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Federal Update: December 4, 2012
posted by: Tim | December 05, 2012, 12:27 AM   

Last week, the U.S. Department of Education released a new state-by-state graduation rate report. The data details four-year high school graduation rates in 2010-11 – the first year for which all states used a common, rigorous measure. 

The varying methods formerly used by states to report graduation rates made comparisons between states unreliable. According to the Department of Education, the new common metric can be used by states, districts and schools to promote greater accountability and to develop strategies that will reduce dropout rates and increase graduation rates in schools nationwide.

While the new numbers may seem significantly more dismal, the new rigorous standards reflect a more accurate picture of each state's matriculation rate. Secretary of Education Arne Duncan commented, "Through this uniform method, states are raising the bar on data standards, and simply being more honest."

According to the data, states with the highest graduation rates were Iowa at 88%, and Wisconsin and Vermont at 87% respectively. Indiana, Nebraska, New Hampshire, North Dakota, Tennessee and Texas each had an 86% graduation rate. Conversely, Georgia ranks last with just 67% of students graduating.

The new rates are coming as a reality check to education advocates nationwide. "By using this new measure, states will be more honest in holding schools accountable and ensuring that students succeed," Duncan said in a statement Monday. "Ultimately, these data will help states target support to ensure more students graduate on time, college and career ready."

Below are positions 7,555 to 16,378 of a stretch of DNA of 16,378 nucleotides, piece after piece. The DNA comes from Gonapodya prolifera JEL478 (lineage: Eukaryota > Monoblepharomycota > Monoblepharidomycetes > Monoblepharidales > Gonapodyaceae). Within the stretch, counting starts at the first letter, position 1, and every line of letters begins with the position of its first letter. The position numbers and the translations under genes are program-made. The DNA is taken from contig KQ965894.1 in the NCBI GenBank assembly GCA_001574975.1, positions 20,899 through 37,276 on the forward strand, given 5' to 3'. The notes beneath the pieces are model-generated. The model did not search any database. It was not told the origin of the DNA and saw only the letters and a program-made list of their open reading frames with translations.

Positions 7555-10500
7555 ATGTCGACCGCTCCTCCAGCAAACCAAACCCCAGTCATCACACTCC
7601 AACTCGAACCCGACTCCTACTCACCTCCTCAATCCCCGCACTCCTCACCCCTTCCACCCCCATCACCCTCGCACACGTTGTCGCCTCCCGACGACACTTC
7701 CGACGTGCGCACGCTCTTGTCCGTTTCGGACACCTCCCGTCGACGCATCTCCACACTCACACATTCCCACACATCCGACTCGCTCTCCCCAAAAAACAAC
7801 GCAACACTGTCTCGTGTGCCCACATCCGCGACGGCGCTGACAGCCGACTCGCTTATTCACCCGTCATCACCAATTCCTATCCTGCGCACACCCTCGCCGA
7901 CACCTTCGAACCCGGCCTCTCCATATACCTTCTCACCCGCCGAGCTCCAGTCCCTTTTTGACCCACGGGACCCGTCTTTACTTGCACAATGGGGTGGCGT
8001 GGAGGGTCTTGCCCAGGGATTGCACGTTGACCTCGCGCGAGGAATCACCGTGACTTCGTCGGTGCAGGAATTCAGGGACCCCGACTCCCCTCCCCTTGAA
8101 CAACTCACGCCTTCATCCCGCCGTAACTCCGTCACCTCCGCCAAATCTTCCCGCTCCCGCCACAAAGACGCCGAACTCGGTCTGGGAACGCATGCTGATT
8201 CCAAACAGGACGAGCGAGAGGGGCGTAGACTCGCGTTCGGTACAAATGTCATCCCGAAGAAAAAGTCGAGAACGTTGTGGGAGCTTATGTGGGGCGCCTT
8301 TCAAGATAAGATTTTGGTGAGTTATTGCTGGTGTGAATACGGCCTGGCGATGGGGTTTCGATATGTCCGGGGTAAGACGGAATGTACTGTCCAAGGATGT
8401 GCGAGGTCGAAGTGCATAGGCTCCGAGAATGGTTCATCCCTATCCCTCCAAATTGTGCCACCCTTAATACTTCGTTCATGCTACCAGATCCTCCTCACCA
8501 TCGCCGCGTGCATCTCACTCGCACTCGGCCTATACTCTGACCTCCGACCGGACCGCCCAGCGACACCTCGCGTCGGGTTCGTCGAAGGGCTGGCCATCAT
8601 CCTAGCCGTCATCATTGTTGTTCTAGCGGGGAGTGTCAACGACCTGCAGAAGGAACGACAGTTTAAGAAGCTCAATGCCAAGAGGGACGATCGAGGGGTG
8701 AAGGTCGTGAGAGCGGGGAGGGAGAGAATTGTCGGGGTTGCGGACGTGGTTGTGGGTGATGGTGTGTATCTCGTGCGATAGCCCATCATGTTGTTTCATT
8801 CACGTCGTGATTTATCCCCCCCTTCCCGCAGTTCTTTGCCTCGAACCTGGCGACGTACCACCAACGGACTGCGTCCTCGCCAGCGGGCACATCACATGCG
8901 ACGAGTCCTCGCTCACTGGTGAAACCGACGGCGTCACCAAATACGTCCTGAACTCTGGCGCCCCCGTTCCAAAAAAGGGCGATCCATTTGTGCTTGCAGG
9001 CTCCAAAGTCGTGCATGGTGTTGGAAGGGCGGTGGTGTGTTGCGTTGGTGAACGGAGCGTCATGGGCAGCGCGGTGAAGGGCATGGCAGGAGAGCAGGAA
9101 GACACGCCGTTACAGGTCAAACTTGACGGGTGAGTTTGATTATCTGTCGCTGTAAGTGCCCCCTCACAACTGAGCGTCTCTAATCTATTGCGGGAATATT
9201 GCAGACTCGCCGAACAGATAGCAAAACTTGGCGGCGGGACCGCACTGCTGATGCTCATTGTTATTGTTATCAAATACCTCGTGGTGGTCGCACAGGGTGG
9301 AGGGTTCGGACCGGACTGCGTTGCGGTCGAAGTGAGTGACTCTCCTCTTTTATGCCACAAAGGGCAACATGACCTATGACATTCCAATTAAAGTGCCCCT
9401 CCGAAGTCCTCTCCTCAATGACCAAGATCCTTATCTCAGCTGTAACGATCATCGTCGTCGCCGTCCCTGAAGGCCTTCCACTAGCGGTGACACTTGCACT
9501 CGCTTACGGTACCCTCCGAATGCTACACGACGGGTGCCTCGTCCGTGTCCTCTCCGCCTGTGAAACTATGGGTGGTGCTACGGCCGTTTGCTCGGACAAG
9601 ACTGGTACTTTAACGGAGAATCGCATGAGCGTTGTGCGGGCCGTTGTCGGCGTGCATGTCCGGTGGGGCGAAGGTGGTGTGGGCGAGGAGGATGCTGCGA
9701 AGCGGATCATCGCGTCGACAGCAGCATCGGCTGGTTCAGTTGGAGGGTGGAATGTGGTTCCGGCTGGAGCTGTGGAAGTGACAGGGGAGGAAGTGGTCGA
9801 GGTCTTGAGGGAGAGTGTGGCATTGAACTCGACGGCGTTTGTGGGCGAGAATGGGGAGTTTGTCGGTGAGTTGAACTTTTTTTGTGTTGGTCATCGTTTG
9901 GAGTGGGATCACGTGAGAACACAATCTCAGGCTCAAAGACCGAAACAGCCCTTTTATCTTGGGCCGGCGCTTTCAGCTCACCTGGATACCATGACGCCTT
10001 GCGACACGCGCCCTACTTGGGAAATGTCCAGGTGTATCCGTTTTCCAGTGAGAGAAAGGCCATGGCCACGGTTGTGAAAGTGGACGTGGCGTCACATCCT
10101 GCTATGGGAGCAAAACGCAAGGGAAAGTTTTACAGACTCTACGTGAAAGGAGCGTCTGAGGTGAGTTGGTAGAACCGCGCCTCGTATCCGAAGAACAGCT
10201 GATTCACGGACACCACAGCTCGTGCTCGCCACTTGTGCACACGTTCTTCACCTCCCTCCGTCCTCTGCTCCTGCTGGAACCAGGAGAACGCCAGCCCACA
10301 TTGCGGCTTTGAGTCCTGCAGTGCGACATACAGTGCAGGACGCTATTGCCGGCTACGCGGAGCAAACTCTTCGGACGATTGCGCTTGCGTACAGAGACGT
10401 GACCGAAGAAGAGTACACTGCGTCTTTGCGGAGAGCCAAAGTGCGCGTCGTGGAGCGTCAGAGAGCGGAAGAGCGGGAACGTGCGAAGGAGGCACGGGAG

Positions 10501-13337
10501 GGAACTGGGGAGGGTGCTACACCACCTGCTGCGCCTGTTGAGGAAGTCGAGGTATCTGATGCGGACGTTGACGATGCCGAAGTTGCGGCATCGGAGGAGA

Click here to view a breakdown of data by state.

Office for Civil Rights Releases Report on Education Equality

The Department of Education's Office for Civil Rights (OCR) recently released a report describing progress and activity over the last four years on civil rights, enforcement, and educational equity. The report describes how OCR has transformed its enforcement and educational equity, as well its approach to promote and advance education equity for all students.

The release also highlighted the OCR's work to support the equal rights of students to a safe school environment and to resources and programs they need in order to be prepared for college and careers. It discussed their work to revamp the Civil Rights Data Collection to provide educators and the public with a clearer picture of the "equity health" of schools. Lastly, it announced its plan to align its efforts with President Obama's goal of restoring this nation's position as a global leader in the proportion of college graduates by 2020, by improving educational equity and excellence.

"OCR's work over the last four years has moved us closer to equal access and opportunity for all students, no matter what their race, sex or disability status," said Secretary of Education Arne Duncan. "The OCR team has accomplished a lot through its innovation and its passion for equity."

Click here to read the full report.

School Improvement Data Indicates Progress